The classic 60/40 stock-bond portfolio still looks attractive, but adding a sleeve of alternatives can help long-term investors achieve strategic goals through higher alpha, better diversification and enhanced income.



Policy tightening from the Fed has pushed yields on cash-like instruments to their most attractive levels in over a decade. With yields north of 5% and minimal risk, many investors have decided to allocate more heavily to cash.


However, history shows that staying parked in cash after the peak in interest rates usually leaves money on the table. In the last six rate hiking cycles, the U.S. Aggregate Bond Index outperformed cash over each of the 12-month periods following the peak in CD rates, while the S&P 500 12 and a 60/40 stock-bond portfolio outperformed in 5 of these periods.


This is not to say that investors should abandon cash altogether, as liquidity is an important allocation in any portfolio. However, there is an opportunity cost in holding onto too much cash, and investors should put long-term money in long-term assets. Following a peak in interest rates there has always been a better asset than cash to deploy capital.


The Market Insights program provides comprehensive data and commentary on global markets without reference to products. Designed as a tool to help clients understand the markets and support investment decision-making, the program explores the implications of current economic data and changing market conditions.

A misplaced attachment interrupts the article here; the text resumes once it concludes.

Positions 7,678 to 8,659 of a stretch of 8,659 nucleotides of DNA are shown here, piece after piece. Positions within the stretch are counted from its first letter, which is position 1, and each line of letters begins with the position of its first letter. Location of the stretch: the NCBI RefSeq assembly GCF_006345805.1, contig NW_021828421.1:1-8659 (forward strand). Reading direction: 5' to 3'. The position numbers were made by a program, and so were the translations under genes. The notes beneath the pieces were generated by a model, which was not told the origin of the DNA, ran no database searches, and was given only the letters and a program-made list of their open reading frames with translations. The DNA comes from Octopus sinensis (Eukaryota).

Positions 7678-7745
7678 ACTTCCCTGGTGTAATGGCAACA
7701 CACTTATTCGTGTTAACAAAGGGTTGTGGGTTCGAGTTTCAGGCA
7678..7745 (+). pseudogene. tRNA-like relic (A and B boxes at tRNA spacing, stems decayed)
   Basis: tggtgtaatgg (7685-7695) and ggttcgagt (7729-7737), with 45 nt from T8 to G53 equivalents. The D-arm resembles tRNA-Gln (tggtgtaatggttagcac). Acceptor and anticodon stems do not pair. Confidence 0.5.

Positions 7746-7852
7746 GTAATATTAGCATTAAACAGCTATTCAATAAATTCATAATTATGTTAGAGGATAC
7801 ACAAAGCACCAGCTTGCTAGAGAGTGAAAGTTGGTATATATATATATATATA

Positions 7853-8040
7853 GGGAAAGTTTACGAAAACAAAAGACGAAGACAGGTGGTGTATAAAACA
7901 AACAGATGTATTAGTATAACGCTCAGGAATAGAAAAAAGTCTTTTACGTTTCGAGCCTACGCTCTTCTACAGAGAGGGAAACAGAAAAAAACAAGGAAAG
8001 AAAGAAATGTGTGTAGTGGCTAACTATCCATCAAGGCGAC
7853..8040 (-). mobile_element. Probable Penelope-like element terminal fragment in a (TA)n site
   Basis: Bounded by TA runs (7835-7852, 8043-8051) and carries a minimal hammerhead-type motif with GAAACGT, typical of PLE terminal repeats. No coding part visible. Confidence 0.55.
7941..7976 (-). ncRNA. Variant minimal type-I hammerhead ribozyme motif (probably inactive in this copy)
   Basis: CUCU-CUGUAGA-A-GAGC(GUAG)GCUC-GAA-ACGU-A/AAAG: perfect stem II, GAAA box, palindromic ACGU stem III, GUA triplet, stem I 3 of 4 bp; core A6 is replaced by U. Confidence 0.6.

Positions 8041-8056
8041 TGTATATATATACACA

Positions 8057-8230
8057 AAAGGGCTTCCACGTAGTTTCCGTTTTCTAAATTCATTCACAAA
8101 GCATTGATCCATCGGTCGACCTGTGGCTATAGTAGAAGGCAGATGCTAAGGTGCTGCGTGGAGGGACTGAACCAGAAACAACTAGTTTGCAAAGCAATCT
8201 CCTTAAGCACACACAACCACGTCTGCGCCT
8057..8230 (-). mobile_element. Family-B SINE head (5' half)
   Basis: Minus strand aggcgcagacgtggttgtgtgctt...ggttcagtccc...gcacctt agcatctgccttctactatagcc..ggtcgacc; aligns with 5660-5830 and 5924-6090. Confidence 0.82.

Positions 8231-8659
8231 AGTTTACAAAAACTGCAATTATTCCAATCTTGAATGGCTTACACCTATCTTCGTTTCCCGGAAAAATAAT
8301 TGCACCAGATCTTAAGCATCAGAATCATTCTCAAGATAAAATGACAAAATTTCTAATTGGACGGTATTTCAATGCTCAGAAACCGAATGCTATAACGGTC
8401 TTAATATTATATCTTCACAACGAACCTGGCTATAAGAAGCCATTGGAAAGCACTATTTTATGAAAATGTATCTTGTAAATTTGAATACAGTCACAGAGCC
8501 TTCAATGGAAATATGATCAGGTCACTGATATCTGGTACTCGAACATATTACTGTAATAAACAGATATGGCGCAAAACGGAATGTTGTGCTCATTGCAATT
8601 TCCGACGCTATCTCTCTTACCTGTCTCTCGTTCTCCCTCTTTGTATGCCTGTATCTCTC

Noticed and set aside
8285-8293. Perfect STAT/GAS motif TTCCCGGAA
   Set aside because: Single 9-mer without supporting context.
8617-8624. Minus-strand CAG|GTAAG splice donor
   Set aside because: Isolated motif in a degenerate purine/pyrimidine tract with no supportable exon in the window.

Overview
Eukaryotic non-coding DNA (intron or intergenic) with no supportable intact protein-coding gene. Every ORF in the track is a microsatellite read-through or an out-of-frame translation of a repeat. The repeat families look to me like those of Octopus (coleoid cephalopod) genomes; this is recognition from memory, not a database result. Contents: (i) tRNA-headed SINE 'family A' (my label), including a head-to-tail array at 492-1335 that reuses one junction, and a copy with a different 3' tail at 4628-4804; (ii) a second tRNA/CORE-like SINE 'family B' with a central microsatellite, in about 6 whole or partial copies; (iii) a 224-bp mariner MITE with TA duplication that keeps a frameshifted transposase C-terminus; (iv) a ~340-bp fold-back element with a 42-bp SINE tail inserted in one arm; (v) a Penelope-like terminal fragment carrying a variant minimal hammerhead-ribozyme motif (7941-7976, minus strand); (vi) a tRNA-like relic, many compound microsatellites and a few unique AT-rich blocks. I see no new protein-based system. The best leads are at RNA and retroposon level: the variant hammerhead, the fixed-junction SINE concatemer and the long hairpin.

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Your portfolio

 

Of course, I try my absolute best to ensure my human outlook does not spill into your investment strategy.


“If the consensus on Wall/Bay Street is often wrong – and evidence from 2023 does little to dispel that notion – then in the year ahead investors are facing either the mother of all rallies or a selloff for the ages. That’s because most investment outlooks from major banks, advisors and asset managers envisage the same middle-of-the-road scenario in 2024: They see interest rates finally starting to bite, a benign economic slowdown, and a central bank pivot to easier policies setting the stage for a late-year rebound.” – Bloomberg

 

As a strategic asset allocator (decisions made based on past outcomes) versus a tactical asset allocator (decisions made based on future outlook), my belief is that future short-term outcomes are not yet known, and that past outcomes are a matter of fact.

 

Based on this framework, we make systematic determinations for portfolio shifts every quarter. The end result of these determinations was to reduce your overall equity/stock holdings in July of 2021, then increase them in July of 2022, and then reduce them again in July of 2023. Note that no change was determined for the quarter ending January 15th, 2024.